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Narya

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Created by [[Celebrimbor]] after ''Annatar'' had left [[Eregion]], it was free of Annatar's ([[Sauron]]'s) influence due to the fact that the Elves hid their three rings from him upon discerning his intent, but it was still bound to [[the One Ring]]. According to [[Unfinished Tales]], at the start of the [[War of the Elves and Sauron]] Celebrimbor gave Narya together with the Ring [[Vilya]] to [[Gil-galad]], High King of the [[Noldor]]. Gil-galad entrusted Narya to his lieutenant [[Círdan]], Lord of the Havens of [[Mithlond]], who kept it after Gil-galad's death. In [[The Lord of the Rings]], Gil-galad receives only Vilya, while Círdan receives Narya from the very beginning. In the [[Third Age]] Círdan gave the ring to [[Gandalf]] for his labours. It is described as having the power to inspire others to resist tyranny, as well as (in common with the other Three Rings) hiding the wielder from remote observation (except by the wielder of the One) and giving resistance to the weariness of time:
 
Created by [[Celebrimbor]] after ''Annatar'' had left [[Eregion]], it was free of Annatar's ([[Sauron]]'s) influence due to the fact that the Elves hid their three rings from him upon discerning his intent, but it was still bound to [[the One Ring]]. According to [[Unfinished Tales]], at the start of the [[War of the Elves and Sauron]] Celebrimbor gave Narya together with the Ring [[Vilya]] to [[Gil-galad]], High King of the [[Noldor]]. Gil-galad entrusted Narya to his lieutenant [[Círdan]], Lord of the Havens of [[Mithlond]], who kept it after Gil-galad's death. In [[The Lord of the Rings]], Gil-galad receives only Vilya, while Círdan receives Narya from the very beginning. In the [[Third Age]] Círdan gave the ring to [[Gandalf]] for his labours. It is described as having the power to inspire others to resist tyranny, as well as (in common with the other Three Rings) hiding the wielder from remote observation (except by the wielder of the One) and giving resistance to the weariness of time:
  
{{quote|Take this ring, master," he said "for your labours will be heavy; but it will support you in the weariness that you have taken upon yourself. For this is the Ring of Fire, and with it you may rekindle hearts in a world that grows chill.|[[Círdan]] the Shipwright}}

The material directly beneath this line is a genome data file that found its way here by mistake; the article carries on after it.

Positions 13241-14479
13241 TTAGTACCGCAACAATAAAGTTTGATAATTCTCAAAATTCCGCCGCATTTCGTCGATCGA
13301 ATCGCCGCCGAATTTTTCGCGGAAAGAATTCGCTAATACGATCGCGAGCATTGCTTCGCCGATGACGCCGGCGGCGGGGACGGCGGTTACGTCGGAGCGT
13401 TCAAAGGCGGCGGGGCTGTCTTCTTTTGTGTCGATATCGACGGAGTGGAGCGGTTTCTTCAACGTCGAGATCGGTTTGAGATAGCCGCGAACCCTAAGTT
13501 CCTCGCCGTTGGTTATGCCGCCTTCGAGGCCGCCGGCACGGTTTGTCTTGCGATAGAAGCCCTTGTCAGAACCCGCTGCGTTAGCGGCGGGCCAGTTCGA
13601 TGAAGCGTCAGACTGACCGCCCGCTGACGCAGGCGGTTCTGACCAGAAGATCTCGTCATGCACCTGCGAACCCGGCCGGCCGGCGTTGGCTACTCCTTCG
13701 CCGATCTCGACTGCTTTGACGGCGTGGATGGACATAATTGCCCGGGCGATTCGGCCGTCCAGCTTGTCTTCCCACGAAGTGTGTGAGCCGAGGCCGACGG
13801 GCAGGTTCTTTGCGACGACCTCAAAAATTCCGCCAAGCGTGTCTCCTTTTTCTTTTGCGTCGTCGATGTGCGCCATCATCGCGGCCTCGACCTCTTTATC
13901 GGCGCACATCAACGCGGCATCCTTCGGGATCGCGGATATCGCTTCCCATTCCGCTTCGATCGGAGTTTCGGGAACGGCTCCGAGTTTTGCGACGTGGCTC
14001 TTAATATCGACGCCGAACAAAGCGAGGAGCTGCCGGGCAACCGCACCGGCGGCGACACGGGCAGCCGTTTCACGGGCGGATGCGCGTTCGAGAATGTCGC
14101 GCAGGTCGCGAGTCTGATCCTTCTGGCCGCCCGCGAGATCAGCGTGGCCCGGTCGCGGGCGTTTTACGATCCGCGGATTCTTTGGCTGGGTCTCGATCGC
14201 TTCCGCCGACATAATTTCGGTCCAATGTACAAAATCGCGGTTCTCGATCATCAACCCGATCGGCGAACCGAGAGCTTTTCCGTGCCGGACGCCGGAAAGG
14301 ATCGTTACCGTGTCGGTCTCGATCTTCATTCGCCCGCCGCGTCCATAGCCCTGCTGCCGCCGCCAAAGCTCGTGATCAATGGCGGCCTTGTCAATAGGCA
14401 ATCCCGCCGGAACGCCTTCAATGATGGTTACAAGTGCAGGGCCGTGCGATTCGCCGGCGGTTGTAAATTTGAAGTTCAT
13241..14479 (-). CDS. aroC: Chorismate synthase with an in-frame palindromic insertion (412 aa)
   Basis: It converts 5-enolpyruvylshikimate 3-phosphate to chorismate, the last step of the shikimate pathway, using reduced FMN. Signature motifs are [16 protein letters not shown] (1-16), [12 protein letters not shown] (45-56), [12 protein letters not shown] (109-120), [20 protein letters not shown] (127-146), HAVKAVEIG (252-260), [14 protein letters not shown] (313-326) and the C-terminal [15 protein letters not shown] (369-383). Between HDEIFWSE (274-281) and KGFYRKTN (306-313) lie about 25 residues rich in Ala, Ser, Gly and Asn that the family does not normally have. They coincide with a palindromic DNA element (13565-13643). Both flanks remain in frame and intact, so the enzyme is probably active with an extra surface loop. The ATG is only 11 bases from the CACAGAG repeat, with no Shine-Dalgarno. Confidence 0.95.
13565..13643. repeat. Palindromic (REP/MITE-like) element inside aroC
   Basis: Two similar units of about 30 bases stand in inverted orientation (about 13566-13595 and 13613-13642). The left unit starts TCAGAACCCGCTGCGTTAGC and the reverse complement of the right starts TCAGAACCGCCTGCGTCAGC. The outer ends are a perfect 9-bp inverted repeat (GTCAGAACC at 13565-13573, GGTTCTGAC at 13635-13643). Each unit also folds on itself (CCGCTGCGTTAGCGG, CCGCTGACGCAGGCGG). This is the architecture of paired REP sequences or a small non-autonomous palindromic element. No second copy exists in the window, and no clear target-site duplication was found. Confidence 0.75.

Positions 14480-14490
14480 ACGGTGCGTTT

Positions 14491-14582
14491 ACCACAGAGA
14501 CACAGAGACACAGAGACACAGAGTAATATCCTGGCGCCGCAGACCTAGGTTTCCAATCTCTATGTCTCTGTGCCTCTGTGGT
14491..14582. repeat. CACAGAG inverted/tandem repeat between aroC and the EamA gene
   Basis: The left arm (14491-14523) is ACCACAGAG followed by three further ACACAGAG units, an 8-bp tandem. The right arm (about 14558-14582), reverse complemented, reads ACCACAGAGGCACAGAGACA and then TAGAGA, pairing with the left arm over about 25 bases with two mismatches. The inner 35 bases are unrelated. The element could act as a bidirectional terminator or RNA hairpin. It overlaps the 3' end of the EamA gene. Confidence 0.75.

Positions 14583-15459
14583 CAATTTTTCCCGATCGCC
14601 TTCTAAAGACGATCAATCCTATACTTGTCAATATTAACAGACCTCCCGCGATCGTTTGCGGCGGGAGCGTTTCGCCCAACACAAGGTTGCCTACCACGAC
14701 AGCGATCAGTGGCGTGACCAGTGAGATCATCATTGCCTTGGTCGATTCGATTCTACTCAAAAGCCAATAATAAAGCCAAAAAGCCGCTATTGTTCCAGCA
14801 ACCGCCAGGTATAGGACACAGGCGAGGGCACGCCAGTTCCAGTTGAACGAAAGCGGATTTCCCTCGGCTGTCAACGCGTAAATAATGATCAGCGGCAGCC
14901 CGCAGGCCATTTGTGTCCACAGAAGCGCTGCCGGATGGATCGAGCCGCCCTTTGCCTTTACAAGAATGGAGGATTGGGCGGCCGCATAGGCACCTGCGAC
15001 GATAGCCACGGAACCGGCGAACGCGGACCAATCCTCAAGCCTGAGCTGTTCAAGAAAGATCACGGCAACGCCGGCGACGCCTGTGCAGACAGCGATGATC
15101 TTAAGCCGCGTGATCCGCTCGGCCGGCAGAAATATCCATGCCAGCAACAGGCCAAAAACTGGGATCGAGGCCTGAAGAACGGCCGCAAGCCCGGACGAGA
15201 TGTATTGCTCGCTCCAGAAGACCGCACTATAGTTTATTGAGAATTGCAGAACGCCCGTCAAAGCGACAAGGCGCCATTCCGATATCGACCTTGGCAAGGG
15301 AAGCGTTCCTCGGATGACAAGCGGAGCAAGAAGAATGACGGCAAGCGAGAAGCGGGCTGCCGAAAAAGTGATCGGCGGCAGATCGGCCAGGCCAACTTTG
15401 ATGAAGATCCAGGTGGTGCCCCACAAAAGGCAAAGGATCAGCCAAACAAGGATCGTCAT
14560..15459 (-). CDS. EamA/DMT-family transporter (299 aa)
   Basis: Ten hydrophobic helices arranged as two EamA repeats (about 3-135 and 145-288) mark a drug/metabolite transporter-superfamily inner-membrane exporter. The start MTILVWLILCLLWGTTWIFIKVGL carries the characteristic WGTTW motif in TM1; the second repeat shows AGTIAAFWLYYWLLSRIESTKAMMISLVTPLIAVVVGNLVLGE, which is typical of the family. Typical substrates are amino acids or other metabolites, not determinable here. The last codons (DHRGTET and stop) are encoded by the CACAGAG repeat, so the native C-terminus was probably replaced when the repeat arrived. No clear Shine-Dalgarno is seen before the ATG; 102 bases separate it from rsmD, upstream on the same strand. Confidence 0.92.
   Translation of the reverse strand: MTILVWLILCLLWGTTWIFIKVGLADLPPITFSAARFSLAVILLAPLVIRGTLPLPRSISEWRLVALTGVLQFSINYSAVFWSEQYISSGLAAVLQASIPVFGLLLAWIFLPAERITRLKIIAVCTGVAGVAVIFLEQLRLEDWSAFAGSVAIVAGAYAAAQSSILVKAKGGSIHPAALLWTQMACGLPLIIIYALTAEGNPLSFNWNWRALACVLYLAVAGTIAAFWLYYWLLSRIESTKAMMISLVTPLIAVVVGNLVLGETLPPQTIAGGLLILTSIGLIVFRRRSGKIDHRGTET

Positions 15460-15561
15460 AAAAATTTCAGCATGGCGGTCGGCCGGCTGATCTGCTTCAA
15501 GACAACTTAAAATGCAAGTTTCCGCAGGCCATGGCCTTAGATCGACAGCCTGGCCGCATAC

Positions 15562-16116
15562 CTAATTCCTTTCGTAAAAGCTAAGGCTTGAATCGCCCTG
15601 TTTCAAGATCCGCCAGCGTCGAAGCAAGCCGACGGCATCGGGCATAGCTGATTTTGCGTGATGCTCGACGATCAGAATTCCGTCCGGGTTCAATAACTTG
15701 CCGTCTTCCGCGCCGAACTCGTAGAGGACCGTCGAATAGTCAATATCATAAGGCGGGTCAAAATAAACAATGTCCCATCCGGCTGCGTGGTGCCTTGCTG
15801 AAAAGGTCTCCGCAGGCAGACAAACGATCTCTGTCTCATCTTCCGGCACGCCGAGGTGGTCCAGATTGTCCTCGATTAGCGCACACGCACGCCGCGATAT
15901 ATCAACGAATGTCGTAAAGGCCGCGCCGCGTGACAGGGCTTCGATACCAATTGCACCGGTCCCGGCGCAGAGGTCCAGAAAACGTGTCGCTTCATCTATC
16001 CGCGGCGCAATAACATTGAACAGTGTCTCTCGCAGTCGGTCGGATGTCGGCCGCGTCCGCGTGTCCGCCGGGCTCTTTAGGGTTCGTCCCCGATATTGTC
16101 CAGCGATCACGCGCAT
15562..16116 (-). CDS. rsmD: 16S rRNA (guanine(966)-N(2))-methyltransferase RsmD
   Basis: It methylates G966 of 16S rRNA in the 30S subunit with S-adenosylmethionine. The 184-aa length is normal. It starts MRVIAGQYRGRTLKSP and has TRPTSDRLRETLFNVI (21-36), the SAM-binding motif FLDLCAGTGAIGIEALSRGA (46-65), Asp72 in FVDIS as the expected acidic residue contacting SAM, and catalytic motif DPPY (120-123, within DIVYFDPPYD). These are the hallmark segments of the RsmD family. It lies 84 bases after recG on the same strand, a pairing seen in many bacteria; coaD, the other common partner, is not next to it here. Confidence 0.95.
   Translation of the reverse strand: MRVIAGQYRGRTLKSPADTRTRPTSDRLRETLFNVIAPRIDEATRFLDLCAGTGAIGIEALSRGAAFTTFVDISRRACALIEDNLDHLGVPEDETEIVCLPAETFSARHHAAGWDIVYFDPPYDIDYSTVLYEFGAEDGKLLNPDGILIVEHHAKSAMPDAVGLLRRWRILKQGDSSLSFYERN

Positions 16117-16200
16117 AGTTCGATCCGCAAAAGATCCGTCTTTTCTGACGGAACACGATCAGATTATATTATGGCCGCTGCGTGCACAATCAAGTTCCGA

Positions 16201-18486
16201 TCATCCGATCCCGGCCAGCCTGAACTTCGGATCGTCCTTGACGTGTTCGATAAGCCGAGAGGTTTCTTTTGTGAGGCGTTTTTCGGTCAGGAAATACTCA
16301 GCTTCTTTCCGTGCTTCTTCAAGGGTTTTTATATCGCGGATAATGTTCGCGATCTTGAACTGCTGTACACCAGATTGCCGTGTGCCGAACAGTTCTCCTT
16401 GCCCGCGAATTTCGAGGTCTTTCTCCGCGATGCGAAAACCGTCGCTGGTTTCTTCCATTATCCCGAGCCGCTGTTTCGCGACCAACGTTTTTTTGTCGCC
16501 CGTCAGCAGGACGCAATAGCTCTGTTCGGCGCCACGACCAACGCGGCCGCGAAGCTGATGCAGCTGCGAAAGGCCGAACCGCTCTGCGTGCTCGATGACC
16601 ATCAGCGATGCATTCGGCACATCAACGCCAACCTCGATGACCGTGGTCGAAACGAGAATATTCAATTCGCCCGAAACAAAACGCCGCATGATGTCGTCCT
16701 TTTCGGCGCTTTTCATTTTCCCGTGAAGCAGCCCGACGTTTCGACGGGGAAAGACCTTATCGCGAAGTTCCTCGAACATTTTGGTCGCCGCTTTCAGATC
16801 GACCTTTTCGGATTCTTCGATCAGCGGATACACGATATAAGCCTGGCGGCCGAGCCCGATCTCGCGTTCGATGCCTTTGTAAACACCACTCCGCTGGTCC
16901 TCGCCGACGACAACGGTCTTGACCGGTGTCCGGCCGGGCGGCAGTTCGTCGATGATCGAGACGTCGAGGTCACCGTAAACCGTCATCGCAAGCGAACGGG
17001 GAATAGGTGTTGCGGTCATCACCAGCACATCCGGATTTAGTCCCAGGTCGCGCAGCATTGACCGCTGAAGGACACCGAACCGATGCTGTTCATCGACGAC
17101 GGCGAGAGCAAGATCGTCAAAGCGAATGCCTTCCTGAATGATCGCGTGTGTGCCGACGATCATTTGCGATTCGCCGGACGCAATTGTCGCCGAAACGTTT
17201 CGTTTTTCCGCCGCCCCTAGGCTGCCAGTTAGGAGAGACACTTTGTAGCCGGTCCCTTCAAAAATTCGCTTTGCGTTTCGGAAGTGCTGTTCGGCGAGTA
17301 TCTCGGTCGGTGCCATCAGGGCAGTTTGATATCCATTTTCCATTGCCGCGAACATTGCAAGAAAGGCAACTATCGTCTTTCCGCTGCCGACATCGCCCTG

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{{quote|Take this ring, master," he said, "for your labours will be heavy; but it will support you in the weariness that you have taken upon yourself. For this is the Ring of Fire, and with it you may rekindle hearts in a world that grows chill.|[[Círdan]] the Shipwright}}
  
 
As an adjective, the plural form of ''narya'' is ''naryë''.
 
As an adjective, the plural form of ''narya'' is ''naryë''.

Revision as of 22:17, 18 August 2011

Narya as conceived by The Noble Collection

Narya (pron. [ˈnarʲa], the Ring of Fire or Red Ring, from Quenya narwa "fiery red" + ya adjective suffix) is one of the Rings of Power, specifically one of the "Three Rings for the Elven Kings under the sky".

Created by Celebrimbor after Annatar had left Eregion, it was free of Annatar's (Sauron's) influence due to the fact that the Elves hid their three rings from him upon discerning his intent, but it was still bound to the One Ring. According to Unfinished Tales, at the start of the War of the Elves and Sauron Celebrimbor gave Narya together with the Ring Vilya to Gil-galad, High King of the Noldor. Gil-galad entrusted Narya to his lieutenant Círdan, Lord of the Havens of Mithlond, who kept it after Gil-galad's death. In The Lord of the Rings, Gil-galad receives only Vilya, while Círdan receives Narya from the very beginning. In the Third Age Círdan gave the ring to Gandalf for his labours. It is described as having the power to inspire others to resist tyranny, as well as (in common with the other Three Rings) hiding the wielder from remote observation (except by the wielder of the One) and giving resistance to the weariness of time:

"Take this ring, master," he said, "for your labours will be heavy; but it will support you in the weariness that you have taken upon yourself. For this is the Ring of Fire, and with it you may rekindle hearts in a world that grows chill."
Círdan the Shipwright

As an adjective, the plural form of narya is naryë.


 Rings of Power 
The One Ring
Three Rings
(Narya · Nenya · Vilya)
Seven Rings
(Ring of Thrór)
Nine Rings